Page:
Concentration in Meditation

Concentration in meditation is the path to success. Concentration leads to meditation. Improve the mind on an object both inside and outside the body. First, cleanse the mind through the practice of correct behavior and then practice concentration. Concentration without purity of mind is of no use. There are some occultists who have concentration. But that doesn’t have good character. That is the reason why a practitioner does not make progress on his spiritual path.

He who has a steady posture and has purified his nerves and the vital sheath by constant practice of control of breath will be able to concentrate easily. Concentration will be intense if you remove all distractions. A true celibate who has preserved his energy will have wonderful concentration.

The mind passes along with the life current from the brain through the spinal centers and then into the many branches of the nervous system and the innumerable cellular points of perception. The ordinary mind is therefore spoken of as being concentrated on the many points of the flesh; it is entangled principally in sensations in the sensory tracts.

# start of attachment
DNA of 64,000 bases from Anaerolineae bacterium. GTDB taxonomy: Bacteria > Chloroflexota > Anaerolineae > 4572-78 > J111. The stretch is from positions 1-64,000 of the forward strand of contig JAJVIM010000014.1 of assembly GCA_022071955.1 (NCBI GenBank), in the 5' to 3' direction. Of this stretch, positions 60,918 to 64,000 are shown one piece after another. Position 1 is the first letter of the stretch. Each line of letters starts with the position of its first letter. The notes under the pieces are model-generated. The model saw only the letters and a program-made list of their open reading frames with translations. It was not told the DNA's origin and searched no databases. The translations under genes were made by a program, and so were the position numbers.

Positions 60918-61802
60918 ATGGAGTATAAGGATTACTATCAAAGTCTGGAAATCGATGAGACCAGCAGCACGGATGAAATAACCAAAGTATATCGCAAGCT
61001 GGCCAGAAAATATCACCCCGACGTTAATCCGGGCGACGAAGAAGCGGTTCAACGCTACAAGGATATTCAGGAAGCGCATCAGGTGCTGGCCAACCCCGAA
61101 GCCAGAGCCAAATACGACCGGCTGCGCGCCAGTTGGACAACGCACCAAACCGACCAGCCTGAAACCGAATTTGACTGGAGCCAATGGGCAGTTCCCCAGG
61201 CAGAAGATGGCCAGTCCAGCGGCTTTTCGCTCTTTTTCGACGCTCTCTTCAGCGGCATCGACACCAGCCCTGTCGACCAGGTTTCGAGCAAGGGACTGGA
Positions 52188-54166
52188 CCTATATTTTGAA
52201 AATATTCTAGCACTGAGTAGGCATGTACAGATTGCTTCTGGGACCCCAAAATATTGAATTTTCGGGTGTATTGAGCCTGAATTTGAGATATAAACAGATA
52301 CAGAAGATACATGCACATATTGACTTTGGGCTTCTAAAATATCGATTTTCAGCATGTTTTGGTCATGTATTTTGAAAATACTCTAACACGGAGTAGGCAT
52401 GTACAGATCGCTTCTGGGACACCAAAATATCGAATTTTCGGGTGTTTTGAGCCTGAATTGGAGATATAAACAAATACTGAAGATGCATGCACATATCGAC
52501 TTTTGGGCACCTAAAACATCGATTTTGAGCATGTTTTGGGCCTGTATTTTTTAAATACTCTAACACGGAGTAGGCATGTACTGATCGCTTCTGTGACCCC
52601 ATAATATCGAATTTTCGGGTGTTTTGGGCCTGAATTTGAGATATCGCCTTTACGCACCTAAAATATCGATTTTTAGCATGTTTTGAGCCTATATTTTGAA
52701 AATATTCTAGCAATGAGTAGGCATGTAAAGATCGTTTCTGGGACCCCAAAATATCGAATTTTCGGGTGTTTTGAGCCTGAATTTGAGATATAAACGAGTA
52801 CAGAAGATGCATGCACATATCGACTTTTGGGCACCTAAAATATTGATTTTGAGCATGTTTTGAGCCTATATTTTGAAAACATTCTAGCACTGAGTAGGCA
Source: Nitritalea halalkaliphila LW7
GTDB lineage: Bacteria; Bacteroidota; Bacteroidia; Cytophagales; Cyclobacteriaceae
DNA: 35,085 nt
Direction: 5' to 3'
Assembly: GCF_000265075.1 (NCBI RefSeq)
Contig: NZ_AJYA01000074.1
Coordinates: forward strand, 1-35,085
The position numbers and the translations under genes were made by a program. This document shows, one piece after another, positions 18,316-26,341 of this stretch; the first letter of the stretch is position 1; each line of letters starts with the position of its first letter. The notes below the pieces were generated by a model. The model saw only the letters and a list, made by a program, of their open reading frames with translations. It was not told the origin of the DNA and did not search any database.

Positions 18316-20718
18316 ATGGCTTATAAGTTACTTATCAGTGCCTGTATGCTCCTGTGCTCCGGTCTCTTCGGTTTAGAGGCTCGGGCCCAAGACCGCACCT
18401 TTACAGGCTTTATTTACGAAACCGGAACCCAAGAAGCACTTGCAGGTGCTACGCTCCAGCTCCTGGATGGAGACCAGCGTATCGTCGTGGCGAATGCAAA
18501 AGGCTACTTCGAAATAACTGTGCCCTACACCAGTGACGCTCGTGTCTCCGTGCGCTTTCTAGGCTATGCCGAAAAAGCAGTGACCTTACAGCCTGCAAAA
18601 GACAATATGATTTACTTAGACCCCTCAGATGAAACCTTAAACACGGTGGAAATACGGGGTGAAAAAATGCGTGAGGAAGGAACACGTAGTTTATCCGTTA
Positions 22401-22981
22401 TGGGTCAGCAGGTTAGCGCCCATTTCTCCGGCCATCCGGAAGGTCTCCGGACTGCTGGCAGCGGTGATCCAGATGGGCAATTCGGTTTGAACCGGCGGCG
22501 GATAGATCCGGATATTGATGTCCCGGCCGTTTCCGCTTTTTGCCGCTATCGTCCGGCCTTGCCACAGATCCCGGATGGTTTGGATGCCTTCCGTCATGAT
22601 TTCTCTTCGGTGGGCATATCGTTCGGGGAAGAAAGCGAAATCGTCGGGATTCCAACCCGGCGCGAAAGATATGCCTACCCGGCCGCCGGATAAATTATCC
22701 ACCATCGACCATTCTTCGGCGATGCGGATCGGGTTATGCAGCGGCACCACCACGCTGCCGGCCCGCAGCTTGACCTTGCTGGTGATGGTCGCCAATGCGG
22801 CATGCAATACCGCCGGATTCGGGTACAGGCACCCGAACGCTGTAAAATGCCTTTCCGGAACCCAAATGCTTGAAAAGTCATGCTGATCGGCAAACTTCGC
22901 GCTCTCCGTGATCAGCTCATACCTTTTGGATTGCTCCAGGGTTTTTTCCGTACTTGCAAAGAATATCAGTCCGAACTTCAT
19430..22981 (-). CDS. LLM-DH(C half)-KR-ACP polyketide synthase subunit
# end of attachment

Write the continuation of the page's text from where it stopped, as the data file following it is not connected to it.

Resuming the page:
The mind and life force engaged in looking at duality through the two eyes, listening through the two ears, smelling through the two nostrils, tasting through the forked tongue and touching through many points of the skin, thus become of perceptions. Man becomes matter-bound, torn by countless distractions.

This is what is meant by making the mind one-pointed, the “single-eyed”. When the yogi meditates more deeply, he finds his mind automatically concentrated at the one point of the spiritual eye, in ecstasy with the Lord.

Some foolish, impatient students take to concentration at once without in any manner undergoing any preliminary training in ethics. This is a serious blunder. Ethical perfection is a matter of paramount importance.

You can concentrate internally on any of the seven centers of spiritual energy. Attention plays a very prominent part of concentration. He who has developed his powers of attention will have good concentration. A man who is filled with passion and all sorts of fantastic desires can hardly concentrate on any subject or object even for a second. His mind will be jumping like an old monkey.